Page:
Eight Ways to Identify a Fake New Facebook Friend Request

Tom Handy

The online threat continues to grow and you should be aware of this

https://img.particlenews.com/image.php?url=1FsIhr_0Y2evWc100Photo by Tima Miroshnichenko from Pexels

You just received a friend request on Facebook from someone you don’t know. The most likely thing you do is accept the friend request. The friend request was from a pretty woman who you think is harmless.

Wrong!

This could be an online scammer using a fake profile trying to connect with you so they could ruin your life. These days it is very easy for someone to create a fake profile and then scam you. I have figured out a few clues that I will share with you that you need to know.

In my former life, I was kind of like Bond, James Bond. You know 007. All the secret missions, fast cars, high-speed devices, and hooking up with sexy women.

I went through a lot of specialized training and classes. I worked in buildings with no windows.

If that part were true, let me tell you only half of it was. I did get information on secret missions but was never given a fast car, high-speed devices, or hook up with sexy women. Not counting my wife that is.

Because of my background, I was given information on how to protect my company and personnel. I had to brief them as they traveled in friendly and hostile environments. Doing the research and finding out the location and equipment the bad guys possessed was one of my missions.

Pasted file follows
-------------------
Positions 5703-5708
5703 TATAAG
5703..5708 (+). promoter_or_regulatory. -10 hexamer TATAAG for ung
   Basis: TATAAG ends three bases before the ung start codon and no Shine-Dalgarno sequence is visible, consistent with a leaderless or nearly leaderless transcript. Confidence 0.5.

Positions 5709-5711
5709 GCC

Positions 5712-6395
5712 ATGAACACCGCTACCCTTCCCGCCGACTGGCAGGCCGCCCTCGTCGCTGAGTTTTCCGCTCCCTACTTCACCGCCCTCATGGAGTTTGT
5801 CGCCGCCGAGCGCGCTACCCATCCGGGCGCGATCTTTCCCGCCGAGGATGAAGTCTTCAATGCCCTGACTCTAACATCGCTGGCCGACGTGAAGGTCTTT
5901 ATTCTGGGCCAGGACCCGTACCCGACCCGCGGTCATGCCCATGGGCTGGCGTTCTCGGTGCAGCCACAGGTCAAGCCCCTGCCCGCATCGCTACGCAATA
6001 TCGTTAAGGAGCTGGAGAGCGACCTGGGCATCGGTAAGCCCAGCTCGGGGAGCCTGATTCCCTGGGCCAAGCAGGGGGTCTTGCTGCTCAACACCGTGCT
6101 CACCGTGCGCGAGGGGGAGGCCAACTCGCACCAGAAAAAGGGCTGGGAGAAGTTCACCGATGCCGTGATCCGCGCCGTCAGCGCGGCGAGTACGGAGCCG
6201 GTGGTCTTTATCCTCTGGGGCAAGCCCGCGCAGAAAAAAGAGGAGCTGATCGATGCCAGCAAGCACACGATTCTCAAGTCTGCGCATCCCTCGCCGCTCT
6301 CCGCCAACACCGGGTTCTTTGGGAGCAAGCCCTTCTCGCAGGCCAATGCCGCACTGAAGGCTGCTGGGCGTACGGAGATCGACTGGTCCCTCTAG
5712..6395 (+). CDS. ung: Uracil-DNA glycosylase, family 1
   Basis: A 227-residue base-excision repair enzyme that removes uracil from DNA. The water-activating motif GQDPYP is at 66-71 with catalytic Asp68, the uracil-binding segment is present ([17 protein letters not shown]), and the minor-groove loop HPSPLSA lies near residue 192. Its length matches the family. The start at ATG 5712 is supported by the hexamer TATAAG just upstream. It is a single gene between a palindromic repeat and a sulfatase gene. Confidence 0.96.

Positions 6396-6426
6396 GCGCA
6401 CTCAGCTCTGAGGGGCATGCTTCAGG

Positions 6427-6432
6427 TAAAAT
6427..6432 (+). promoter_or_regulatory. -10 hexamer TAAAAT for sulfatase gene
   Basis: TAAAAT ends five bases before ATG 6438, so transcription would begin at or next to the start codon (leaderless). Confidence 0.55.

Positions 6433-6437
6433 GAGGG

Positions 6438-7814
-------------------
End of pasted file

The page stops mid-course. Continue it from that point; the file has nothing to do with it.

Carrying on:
I no longer carry out secret missions, but the threat is still there. With the rise of the internet, this is another area that seems to catch anyone when you let your guard down. In fact, just the other day I had to let two other Medium members that I am connected with one Facebook know about a fake profile.

Background of the story and steps to identify the scammer

I received a friend request the other day. The person was from Richard Kathleen. The profile for Richard Kathleen was a white female probably in her mid-20s. This was the real name of the person. I tried to find the person to show an image but could no longer find them online.

Let me cover some more details about the friend request. These are some points you need to know when someone sends you a friend request to determine if the friend request was a fake profile.

Step 1. Person’s name. There is nothing with the name, Richard Kathleen, except the person was a female. At first, I was thinking maybe the profile was the husband and he had an image of his wife as his profile picture. A few people do that sometimes.

Step 2. Mutual friends. Since I did not know this person, I checked to see who were mutual friends I was connected with. I saw the person was connected to two other Medium writers that I was friends with on Facebook. Then I thought maybe this person was a Medium writer. I have been receiving a lot of friend requests on Facebook from other Medium writers.

Step 3. Profile page. At this point, I was still cautious. The next step I took was to look at their profile page. The person had recently changed their profile image and their header only a day or two before. This is a little suspicious but it could be completely normal. Who doesn’t change their profile picture from time to time?